The Dutch pension asset manager's Asia Pacific head of real estate says his team has just had one of its busiest years ever and that 2021 is looking similarly promising.
Aside from being a unique banking concept, the Changi Airport branch will provide a useful service to travellers from countries such as Indonesia, who often have to clear immigration and venture into town to complete banking transactions - but now will be able do so while in transit.
The bank has dubbed the new banking centre DBS Asia Treasures and it is located beside the Kris Flyer Lounge within the transit area in Terminal 2. The new service is a members-only affair available to a select number of DBSÆ customers from Indonesia, Hong Kong and Singapore, who have been invited by the bank to partake.
"Aside from offering the full spectrum of banking services, the centre will also extend travel-related services to our members," says Mr Edmund Koh, managing director and head of DBSÆ regional consumer banking group. "We will be able to cater to last minute travel requests such as credit card line extensions and foreign currency exchanges. In fact, we will be offering the best foreign exchange rates you can find in the Changi Airport."
From the outset, DBS Asia Treasures will offer 12 different currencies including dollar, sterling, yen, Hong Kong dollar and renminbi.
The branch will have ATMs, but it will also offer a teller service six days a week. Customers will be able to open accounts, withdraw cash, made deposits, pay bills, seek financial advice, access internet banking, and utilise travel-related services such as travel insurance, currency exchange, credit card replacements and credit card line extensions.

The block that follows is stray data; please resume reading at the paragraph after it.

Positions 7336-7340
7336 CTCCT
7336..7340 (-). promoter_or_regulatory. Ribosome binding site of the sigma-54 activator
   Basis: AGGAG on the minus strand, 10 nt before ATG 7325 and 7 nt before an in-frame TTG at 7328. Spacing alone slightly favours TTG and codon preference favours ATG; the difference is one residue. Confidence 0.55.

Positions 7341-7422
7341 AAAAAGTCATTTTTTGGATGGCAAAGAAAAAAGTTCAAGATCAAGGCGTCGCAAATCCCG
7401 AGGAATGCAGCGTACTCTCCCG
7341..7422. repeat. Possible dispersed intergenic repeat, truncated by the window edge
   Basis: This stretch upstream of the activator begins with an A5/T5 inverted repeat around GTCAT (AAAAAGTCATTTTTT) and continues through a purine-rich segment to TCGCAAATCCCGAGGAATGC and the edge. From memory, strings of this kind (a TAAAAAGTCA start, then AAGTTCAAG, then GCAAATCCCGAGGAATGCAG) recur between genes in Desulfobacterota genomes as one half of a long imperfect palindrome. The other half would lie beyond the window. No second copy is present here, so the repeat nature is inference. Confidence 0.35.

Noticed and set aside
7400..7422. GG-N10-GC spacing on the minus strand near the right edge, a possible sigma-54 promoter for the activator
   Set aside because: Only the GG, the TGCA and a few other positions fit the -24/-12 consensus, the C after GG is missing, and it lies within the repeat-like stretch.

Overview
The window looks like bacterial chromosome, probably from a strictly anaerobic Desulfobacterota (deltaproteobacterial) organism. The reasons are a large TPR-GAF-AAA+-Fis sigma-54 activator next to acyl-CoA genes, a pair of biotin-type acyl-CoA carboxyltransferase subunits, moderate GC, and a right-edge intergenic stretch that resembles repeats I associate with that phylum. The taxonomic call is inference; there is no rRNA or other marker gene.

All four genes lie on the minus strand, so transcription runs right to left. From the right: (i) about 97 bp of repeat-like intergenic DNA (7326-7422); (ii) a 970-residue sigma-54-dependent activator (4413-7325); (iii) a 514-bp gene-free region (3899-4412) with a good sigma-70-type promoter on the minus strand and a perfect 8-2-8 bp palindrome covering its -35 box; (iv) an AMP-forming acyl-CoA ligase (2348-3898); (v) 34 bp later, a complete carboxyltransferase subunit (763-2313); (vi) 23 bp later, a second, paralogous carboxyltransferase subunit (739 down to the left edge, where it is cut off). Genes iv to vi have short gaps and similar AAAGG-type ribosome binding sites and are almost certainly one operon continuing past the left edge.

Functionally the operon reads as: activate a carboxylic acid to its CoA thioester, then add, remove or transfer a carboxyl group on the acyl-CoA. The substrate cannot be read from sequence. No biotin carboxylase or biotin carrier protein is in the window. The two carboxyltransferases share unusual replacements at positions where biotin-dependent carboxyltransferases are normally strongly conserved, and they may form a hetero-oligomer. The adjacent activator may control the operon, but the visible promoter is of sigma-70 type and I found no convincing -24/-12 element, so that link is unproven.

For selected customers invited to use the centre, DBS will also provide food and wine tastings, in addition to complimentary buggy rides to departure gates and limousine transfers from the airport to a destination of the membersÆ choice upon return journey.
If this innovate pilot program takes off, DBS plans to role out more such centres in other strategic markets.
"This is our flagship centre and plans are underway to replicate this model in our other key markets in the region," says Koh.
In its second annual sustainable investment report, the sovereign wealth fund says it invested $1.79bn in ESG bonds. Experts say asset owners next need to consolidate their standards.
Senior executives at the Taiwan financial group and Canadian pension fund believe that companies have to make an ESG transition, and may not have a choice in a few years.
Record low borrowing costs in Australia are feeding demand for the country's real estate, with domestic and global investors raising their allocations into the sector.
Experts have a diversified view on the appeal of private assets across the region, but one thing's for certain - inflows are rising, particularly into China and the US.